STOKE CITY legend Mark Stein says that he can draw major similarities between the current crop of stars at the Britannia Stadium and the side that he spearheaded during the Club’s successful period in the early 1990s.
Stein was undoubtedly the focal point of Lou Macari’s team that etched itself into the history books at the Victoria Ground by securing a record 93-point haul en route to the Division Two Championship during the 1992/93 campaign.
The prolific hitman, who is firmly in the running to be named in the Club’s ‘Greatest XI as part of the 150th Anniversary celebrations, helped himself to an incredible 33 goals in all competitions during that promotion winning season.
He cites that as one of the biggest highlights of his career, along with his inaugural goal against local rivals Port Vale and his famous double against Manchester United, as the Potters stunned the
Premier League Champions in the League Cup.
However, he modestly acknowledges the vital contribution of a large number of ‘unsung heroes’ as a major benefactor to his goalscoring pedigree, and believes the togetherness and spirit within the dressing room back then bears a striking resemblance to the modern day Stoke City side.
“Lou put together a fantastic team back then, and in many ways, I guess that it was a team full of unsung heroes, kind of like the Stoke team now,” he told stokecityfc.com.
“We had players like John Butler, Vince Overson, Ian Cranson, Paul Ware, who has sadly just recently passed away, Graham Shaw, Steve Foley and Carl Beeston. They all made the success that we enjoyed possible.
“Those sort of players really epitomised everything that we were about – determined, hardworking lads – and you can see the exact same qualities right the way through the current Stoke team now.
“We had some really good footballers, and the togetherness within the dressing room was incredible too. You sense that under Tony Pulis it is exactly the same.
“It’s about everybody pulling together in the same way; that is what made us successful then, and those same qualities have made Stoke City successful again over the past five or six years, and for that you have to give the two managers, both Lou and Tony enormous credit.”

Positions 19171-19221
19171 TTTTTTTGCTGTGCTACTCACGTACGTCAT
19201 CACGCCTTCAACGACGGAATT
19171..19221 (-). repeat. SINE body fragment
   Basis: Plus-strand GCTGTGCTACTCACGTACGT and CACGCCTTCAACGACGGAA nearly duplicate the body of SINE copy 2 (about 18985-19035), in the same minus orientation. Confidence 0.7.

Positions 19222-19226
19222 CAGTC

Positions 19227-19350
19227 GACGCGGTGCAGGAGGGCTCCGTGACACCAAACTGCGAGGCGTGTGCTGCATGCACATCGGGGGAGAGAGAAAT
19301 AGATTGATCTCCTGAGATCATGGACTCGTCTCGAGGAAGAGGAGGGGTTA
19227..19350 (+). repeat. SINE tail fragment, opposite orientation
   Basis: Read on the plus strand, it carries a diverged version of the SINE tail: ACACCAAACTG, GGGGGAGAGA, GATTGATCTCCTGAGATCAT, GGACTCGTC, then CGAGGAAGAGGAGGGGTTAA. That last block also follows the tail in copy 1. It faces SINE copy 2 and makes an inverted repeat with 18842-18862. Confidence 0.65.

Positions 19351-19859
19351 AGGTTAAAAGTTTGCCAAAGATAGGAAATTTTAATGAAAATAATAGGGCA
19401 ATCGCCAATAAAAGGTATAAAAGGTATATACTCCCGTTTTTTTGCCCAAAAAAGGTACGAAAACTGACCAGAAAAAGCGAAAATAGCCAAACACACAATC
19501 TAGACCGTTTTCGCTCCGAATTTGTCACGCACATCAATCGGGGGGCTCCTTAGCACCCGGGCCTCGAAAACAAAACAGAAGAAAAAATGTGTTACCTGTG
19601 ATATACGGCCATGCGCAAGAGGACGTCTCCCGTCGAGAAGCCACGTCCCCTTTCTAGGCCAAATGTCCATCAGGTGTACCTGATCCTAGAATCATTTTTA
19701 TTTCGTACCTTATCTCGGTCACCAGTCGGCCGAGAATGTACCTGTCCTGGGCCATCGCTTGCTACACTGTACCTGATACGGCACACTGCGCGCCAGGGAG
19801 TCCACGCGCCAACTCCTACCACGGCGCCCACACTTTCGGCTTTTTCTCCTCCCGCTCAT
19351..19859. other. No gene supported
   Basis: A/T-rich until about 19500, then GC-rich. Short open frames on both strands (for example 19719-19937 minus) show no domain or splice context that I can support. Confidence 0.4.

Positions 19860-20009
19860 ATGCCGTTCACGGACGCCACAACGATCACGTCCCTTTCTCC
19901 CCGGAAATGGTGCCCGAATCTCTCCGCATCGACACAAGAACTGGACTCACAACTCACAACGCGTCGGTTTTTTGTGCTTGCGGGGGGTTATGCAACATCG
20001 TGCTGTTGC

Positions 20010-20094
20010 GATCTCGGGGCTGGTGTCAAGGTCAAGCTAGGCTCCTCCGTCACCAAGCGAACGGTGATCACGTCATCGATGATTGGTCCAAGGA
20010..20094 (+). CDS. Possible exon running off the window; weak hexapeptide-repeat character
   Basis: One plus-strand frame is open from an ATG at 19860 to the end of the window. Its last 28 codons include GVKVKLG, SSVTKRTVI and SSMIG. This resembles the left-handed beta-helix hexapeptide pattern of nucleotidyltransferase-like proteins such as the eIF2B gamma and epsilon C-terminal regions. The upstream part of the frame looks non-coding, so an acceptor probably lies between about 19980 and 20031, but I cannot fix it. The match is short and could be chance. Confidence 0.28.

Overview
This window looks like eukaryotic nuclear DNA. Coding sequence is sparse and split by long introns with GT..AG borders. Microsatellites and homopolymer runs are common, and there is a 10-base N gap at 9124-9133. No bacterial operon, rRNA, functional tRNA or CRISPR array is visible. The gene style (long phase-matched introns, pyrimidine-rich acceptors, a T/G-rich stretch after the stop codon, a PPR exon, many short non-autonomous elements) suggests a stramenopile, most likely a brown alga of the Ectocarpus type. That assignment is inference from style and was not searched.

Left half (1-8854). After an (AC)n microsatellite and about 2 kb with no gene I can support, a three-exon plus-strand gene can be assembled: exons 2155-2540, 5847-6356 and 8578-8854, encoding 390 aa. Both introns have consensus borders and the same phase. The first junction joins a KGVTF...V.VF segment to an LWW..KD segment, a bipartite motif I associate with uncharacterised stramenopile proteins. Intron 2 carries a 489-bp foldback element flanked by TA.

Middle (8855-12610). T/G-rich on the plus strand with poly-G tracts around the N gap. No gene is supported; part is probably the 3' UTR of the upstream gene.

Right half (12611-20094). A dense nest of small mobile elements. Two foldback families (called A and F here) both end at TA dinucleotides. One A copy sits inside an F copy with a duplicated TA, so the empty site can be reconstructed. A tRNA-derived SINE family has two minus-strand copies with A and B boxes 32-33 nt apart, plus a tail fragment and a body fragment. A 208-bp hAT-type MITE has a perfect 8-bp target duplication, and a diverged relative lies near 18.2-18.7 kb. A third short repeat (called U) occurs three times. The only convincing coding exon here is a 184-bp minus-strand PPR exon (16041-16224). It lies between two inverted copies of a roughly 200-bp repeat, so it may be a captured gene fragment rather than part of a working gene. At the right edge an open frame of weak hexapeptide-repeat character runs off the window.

The 47-year-old, who recently left the role of Head of Medical at League One side Crawley Town to pursue a new career in education, will be one of 80 former professionals at the Britannia Stadium
on Sunday afternoon, and he admits to being excited at the prospect of mixing with other iconic Potters favourites.
“I’m really looking forward to Sunday, it’s going to be a great day and hopefully a good game of football too,” he smiled.
“For me personally, it is a great honour to be coming back to a Club that holds a real special place in my heart. It was a fantastic Club for me who gave me a great opportunity to come and play football.
“To be there on Sunday alongside some of the greatest players ever to have pulled on a Stoke City shirt really is incredible for me, and I’m sure it will be a very special day for us all.
“The day is for the supporters though, they make the Club. We the players are the lucky ones to go out in front of big, noisy crowd’s week in, week out and play football.
“When I was there, the fans were incredible, so loud and so supportive, and that is something that you will never forget. They have made the Club what it is today, and it will be nice to see them all again at the weekend.”
When challenged with the difficult question of highlighting his favourite Stoke City moment, the South African-born star inevitably cast his mind back to several different occasions, before settling on his final choice, the Wembley victory in 1992.
“It’s a tough question to answer, because there are so many,” he answered. “I remember playing in my first local derby against Port Vale and there were about 20,000 people packed into the Victoria Ground.
“Obviously, I got a penalty and scored it late on and we beat them 2-1. That was a great moment for me and I remember it very well, but I think if I was to be pushed then I would have to go for the Wembley victory.
“Having not won promotion that year, it was disappointing, but to then go to Wembley and beat Stockport in the Final of the Autoglass Trophy, having just lost to them in the Play-Offs, gave us the end of the season that we wanted.
“For me, to score the winning goal in that game was special. I can still picture the moment now, and then walking up the famous steps to lift the trophy with 45,000 Stokies celebrating with us.”
He added: “That victory gave us the platform to build upon in the following season, one in which we went on to win the league in fantastic fashion, embarking on a 25-game unbeaten run and securing promotion. That was an incredible achievement.”